8. “The Principal” (Trick ‘r Treat, 2009)
When it comes to anthology horror films, you never know whether you’ll get a trick or a treat. But more often than not, the first entry sets the tone for the rest of the movie. In the case of cult favorite Trick ‘r Treat, boy, does “The Principal” set some type of tone. A darkly funny installment that veers from an off-putting and creepy set-up to a series of borderline-slapstick punchlines, it’s also viewers’ first effective indication that the film’s cute mascot Sam (Quinn Lord) is in no way representative of the direction this Halloween set movie is heading in.
Much of the brilliance of “The Principal” comes from the casting of the principal himself. Dylan Baker, a great actor whose face will nonetheless always remind a certain percentage of moviegoers of his stomach-churning turn as a pedophile in Todd Solondz’s Happiness, plays another guy who definitely shouldn’t be around kids. He’s excellent as the creepy principal Wilkins, who is quickly revealed to be a somewhat inept – or at least unlucky – child killer. This segment of Michael Dougherty’s script is also a master class in playing with viewer expectations, as it crams a half-dozen hilarious and bleak story beats into its short run time, making viewers laugh, cringe, and gasp several times over the course of just a few scenes. (Valerie Ettenhofer)
7. “Ventriloquist’s Dummy” (Dead of Night, 1945)
It would be a mistake to dismiss Dead of Night based on its age. Sure, it may not boast any of the goopy practical creature effects from the 1980s or the post-modern gait of the 21st Century. But this Ealing Studios horror anthology has two things that make it well worth seeking out. First off, the film’s framing device is unmatched: an architect arrives at a country estate where he immediately realizes that, while he’s never seen any of these people before in his life, he’s seen them all in a recurring dream. They are all strangers to him. But he is able to predict everything that transpires that afternoon like clockwork…which makes his half-recalled memory that something awful is going to happen all the more terrifying.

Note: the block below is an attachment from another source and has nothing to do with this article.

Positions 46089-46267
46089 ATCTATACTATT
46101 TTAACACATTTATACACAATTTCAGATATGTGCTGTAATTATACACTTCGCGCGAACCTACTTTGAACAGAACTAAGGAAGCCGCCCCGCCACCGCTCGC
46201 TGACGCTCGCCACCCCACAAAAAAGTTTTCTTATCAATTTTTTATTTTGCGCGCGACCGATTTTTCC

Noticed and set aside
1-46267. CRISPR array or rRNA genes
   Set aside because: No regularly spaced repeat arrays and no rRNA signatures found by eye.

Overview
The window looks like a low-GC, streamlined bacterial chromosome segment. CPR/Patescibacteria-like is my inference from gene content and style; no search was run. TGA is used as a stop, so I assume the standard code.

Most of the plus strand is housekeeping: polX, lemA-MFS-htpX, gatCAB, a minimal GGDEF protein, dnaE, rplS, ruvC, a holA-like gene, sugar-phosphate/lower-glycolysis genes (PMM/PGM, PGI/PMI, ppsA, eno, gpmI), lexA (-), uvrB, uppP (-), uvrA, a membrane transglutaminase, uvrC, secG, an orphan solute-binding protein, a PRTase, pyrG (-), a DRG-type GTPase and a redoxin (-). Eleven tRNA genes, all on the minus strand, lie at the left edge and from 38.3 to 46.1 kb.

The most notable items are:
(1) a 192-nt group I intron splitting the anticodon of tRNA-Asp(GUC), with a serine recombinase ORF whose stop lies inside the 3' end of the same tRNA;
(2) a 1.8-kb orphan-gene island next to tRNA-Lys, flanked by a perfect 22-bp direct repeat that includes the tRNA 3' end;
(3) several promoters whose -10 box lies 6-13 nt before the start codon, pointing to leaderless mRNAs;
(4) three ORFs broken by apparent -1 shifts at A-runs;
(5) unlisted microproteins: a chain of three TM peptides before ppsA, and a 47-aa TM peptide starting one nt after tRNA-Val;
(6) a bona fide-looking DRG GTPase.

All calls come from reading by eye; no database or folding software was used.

In an awkward attempt to ease the tension, the guests share stories of similarly strange and uncanny events, including an especially bizarre story about a famous ventriloquist whose dummy, Hugo, appears to have a mind of his own. An early and unsettling example of identity horror, “The Ventriloquist Dummy” is a genuinely terrifying tale that intermingles themes of fame, substance abuse, and predatory showbiz practices with the supernatural. Grounded by a harrowing lead performance by Michael Redgrave (father of Vanessa), the segment muddies the waters on who’s pulling the strings. To boot: its inconclusive conclusion is the stuff of nightmares. (Meg Shields)
6. “Father’s Day” (Holidays, 2016)
As with most anthology films, Holidays is a big bag of ups and downs. But two stand out for their utter (and completely different) brilliance. One is the gloriously sacrilegious “Easter,” and the other is this absolutely haunting tale of a reunion of sorts between a young woman and her long-dead father. Jocelin Donahue stars in writer/director Anthony Scott Burns’ brilliantly told segment that moves viewers through a range of emotions before building to a sequence that evokes feelings of loss and terror (while reminding favorably of John Carpenter’s Prince of Darkness). It’s a mesmerizing watch. (Rob Hunter)
Related Topics: 31 Days of Horror Lists